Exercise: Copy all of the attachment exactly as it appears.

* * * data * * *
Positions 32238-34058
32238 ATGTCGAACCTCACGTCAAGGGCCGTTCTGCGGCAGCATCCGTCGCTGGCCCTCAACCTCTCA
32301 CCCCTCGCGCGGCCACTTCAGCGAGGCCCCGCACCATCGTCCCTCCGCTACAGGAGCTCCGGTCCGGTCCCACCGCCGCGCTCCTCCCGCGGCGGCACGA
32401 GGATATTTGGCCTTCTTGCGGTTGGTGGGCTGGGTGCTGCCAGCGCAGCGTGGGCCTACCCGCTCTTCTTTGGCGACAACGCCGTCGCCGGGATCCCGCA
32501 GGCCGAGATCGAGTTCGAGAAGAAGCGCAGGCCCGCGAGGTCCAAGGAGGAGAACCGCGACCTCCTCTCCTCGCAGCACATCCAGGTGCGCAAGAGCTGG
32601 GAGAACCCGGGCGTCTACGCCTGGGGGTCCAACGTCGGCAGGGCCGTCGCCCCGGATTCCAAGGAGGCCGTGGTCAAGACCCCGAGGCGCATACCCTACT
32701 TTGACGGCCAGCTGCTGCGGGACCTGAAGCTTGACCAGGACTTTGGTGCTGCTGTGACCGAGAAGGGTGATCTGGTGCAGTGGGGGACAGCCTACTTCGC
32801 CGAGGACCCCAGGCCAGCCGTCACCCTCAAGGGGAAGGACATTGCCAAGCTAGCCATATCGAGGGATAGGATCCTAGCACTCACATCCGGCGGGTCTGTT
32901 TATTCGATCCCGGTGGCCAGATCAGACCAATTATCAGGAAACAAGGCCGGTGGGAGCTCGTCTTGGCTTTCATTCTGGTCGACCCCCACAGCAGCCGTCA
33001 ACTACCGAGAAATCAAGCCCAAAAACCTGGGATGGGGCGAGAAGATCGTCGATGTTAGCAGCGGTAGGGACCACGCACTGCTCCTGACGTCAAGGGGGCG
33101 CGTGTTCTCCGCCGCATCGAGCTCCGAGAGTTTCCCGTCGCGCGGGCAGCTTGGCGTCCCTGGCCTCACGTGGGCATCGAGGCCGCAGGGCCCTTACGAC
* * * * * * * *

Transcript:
Positions 32238-34058
32238 ATGTCGAACCTCACGTCAAGGGCCGTTCTGCGGCAGCATCCGTCGCTGGCCCTCAACCTCTCA
32301 CCCCTCGCGCGGCCACTTCAGCGAGGCCCCGCACCATCGTCCCTCCGCTACAGGAGCTCCGGTCCGGTCCCACCGCCGCGCTCCTCCCGCGGCGGCACGA
32401 GGATATTTGGCCTTCTTGCGGTTGGTGGGCTGGGTGCTGCCAGCGCAGCGTGGGCCTACCCGCTCTTCTTTGGCGACAACGCCGTCGCCGGGATCCCGCA
32501 GGCCGAGATCGAGTTCGAGAAGAAGCGCAGGCCCGCGAGGTCCAAGGAGGAGAACCGCGACCTCCTCTCCTCGCAGCACATCCAGGTGCGCAAGAGCTGG
32601 GAGAACCCGGGCGTCTACGCCTGGGGGTCCAACGTCGGCAGGGCCGTCGCCCCGGATTCCAAGGAGGCCGTGGTCAAGACCCCGAGGCGCATACCCTACT
32701 TTGACGGCCAGCTGCTGCGGGACCTGAAGCTTGACCAGGACTTTGGTGCTGCTGTGACCGAGAAGGGTGATCTGGTGCAGTGGGGGACAGCCTACTTCGC
32801 CGAGGACCCCAGGCCAGCCGTCACCCTCAAGGGGAAGGACATTGCCAAGCTAGCCATATCGAGGGATAGGATCCTAGCACTCACATCCGGCGGGTCTGTT
32901 TATTCGATCCCGGTGGCCAGATCAGACCAATTATCAGGAAACAAGGCCGGTGGGAGCTCGTCTTGGCTTTCATTCTGGTCGACCCCCACAGCAGCCGTCA
33001 ACTACCGAGAAATCAAGCCCAAAAACCTGGGATGGGGCGAGAAGATCGTCGATGTTAGCAGCGGTAGGGACCACGCACTGCTCCTGACGTCAAGGGGGCG
33101 CGTGTTCTCCGCCGCATCGAGCTCCGAGAGTTTCCCGTCGCGCGGGCAGCTTGGCGTCCCTGGCCTCACGTGGGCATCGAGGCCGCAGGGCCCTTACGAC